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Can a Hamiltonian be unbounded ?

  1. May 30, 2010 #1
    the idea is can a Hamiltonian in 1-D of the form [tex] H=p^2 + V(x) [/tex] for a certain function V(x) be unbounded and have NEGATIVE energies , for example a Hamiltonian whose spectra may be [tex] E_{n} = ....,-3,-2,-1,1,2,3,..... [/tex] and so on, so we have an UNBOUNDED Hamiltonian with positive and negative energies with the property

    [tex] E_{-n}=-E_{n} [/tex]
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  3. May 30, 2010 #2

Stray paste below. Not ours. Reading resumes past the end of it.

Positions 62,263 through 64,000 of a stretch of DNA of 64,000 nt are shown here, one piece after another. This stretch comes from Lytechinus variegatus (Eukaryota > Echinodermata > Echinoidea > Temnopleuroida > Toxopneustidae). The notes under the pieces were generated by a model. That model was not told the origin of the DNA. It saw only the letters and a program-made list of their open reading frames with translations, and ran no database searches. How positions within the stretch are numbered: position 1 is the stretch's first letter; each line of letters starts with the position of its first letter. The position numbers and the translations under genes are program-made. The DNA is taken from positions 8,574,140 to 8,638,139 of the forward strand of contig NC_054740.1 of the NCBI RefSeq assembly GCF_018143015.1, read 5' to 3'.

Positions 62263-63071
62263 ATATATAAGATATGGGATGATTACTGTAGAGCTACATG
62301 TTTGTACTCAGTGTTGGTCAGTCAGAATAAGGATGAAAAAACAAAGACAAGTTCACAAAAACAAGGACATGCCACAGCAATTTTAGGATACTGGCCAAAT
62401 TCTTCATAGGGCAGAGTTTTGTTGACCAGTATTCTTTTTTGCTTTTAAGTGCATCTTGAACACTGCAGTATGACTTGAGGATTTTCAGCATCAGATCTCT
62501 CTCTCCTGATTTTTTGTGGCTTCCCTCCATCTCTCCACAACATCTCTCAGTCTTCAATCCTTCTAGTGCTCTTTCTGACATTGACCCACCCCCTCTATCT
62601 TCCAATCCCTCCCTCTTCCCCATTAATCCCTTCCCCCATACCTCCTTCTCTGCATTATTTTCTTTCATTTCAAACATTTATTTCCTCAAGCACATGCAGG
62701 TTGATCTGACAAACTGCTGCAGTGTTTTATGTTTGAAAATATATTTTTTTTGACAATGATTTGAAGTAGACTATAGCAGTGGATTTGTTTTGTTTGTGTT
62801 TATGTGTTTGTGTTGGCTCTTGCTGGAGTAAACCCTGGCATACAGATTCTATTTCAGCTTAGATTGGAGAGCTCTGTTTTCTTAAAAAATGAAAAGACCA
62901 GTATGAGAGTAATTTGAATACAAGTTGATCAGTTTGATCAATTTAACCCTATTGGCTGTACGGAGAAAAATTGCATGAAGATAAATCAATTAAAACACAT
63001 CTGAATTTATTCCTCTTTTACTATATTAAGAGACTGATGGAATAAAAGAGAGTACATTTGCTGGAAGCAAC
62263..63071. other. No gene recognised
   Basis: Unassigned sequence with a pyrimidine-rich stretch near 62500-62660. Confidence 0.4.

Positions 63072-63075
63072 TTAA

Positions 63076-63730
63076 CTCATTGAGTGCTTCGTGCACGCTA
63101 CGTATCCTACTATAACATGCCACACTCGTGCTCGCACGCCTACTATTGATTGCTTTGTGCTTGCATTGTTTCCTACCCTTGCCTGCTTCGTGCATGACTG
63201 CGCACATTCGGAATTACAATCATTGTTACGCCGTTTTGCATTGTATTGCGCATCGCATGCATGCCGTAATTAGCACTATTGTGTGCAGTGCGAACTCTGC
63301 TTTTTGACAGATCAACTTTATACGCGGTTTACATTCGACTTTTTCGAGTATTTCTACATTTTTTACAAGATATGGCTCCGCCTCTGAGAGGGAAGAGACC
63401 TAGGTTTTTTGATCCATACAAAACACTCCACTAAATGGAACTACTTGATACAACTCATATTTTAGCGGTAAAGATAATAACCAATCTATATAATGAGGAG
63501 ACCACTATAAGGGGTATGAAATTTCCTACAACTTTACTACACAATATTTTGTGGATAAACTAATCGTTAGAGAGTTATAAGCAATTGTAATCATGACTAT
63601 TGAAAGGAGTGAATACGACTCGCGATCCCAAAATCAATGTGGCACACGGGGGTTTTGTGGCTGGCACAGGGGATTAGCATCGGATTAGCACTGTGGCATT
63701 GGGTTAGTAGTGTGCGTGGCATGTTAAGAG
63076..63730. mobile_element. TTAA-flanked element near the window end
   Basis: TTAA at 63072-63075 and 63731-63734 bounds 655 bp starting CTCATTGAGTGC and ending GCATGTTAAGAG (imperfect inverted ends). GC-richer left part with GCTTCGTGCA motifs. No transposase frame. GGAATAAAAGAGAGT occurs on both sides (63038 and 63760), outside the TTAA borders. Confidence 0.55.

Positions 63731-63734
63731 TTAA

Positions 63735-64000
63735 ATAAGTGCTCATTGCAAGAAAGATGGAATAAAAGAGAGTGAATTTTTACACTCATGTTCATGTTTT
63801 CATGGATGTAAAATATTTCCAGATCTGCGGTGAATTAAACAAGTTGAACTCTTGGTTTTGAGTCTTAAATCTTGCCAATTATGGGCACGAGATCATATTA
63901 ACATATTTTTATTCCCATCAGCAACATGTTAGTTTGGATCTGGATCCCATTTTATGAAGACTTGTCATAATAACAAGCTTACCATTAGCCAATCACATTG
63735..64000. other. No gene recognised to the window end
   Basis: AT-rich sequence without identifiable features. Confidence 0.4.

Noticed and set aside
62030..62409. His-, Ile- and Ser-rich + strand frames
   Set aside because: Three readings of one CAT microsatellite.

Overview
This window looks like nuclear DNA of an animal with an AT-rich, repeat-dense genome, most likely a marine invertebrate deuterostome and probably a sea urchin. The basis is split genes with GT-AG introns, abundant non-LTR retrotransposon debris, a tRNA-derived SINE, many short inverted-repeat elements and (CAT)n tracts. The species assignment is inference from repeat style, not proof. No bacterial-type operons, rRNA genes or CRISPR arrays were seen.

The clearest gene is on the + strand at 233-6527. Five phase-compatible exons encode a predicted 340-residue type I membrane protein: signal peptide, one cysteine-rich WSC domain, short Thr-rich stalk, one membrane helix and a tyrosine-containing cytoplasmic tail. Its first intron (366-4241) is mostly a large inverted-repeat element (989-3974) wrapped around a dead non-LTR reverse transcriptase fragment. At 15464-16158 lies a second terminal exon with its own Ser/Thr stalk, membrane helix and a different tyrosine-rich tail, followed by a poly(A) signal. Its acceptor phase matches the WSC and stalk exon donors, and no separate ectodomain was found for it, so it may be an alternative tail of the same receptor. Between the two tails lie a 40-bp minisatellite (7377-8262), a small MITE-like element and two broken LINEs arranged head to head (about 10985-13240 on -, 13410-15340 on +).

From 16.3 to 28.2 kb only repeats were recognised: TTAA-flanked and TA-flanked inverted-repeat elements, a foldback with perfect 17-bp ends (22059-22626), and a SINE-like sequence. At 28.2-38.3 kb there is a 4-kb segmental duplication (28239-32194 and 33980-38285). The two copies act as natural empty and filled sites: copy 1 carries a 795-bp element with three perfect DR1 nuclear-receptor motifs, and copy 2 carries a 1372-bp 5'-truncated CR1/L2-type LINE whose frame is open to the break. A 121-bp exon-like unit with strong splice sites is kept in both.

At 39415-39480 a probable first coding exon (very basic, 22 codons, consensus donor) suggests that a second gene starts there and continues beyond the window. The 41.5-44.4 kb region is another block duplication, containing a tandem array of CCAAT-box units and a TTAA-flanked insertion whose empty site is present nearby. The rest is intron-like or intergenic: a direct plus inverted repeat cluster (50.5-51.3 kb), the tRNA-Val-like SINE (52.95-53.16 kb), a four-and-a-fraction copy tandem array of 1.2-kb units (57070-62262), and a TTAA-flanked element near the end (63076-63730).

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    I think a Hamiltonian must always be bounded from below, b/c otherwiese it would be possible (e.g. due to perturbations) that there is a non-zero possibility for a state |n> to decay to |n-k>, where n is not bounded from below. So the whole system is unstable and decays into a singular state plus infinitly many photons, phonons or whatever.
  4. May 31, 2010 #3


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    In QFT, boundedness from below is a postulated for an acceptable Hamiltonian. In nonrelativistic physics, it is a derived result for each analyzed system.
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